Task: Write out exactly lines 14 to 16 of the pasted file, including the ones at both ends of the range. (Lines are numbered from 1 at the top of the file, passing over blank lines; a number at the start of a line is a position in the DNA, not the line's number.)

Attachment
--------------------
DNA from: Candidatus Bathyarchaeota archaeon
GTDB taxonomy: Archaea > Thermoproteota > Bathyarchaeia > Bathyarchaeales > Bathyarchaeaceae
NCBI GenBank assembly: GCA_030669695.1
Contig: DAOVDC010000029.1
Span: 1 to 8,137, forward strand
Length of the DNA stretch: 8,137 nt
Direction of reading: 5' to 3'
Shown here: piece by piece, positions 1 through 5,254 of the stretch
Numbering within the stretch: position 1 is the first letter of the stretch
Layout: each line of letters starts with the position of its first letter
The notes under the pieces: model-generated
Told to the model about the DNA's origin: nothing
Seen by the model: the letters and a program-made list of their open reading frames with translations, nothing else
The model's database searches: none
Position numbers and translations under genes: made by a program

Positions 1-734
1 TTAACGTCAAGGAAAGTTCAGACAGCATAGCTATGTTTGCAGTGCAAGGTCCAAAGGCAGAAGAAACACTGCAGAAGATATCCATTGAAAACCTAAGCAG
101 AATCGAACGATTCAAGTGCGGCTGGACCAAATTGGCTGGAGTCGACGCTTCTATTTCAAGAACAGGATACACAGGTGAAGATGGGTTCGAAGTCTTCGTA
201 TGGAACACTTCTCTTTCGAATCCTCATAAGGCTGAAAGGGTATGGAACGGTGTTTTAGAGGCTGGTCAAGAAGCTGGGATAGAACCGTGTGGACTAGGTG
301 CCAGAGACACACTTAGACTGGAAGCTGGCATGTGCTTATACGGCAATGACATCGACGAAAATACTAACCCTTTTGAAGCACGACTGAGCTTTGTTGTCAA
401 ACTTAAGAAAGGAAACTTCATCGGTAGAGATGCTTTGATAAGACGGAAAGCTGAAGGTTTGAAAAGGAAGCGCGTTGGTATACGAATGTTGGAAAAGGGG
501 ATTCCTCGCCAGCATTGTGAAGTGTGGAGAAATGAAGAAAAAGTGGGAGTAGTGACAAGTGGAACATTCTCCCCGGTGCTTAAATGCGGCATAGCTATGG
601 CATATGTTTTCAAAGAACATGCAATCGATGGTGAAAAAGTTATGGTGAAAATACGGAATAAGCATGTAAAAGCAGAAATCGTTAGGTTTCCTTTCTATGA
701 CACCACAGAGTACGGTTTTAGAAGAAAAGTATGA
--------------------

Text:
The model's database searches: none
Position numbers and translations under genes: made by a program

Positions 1-734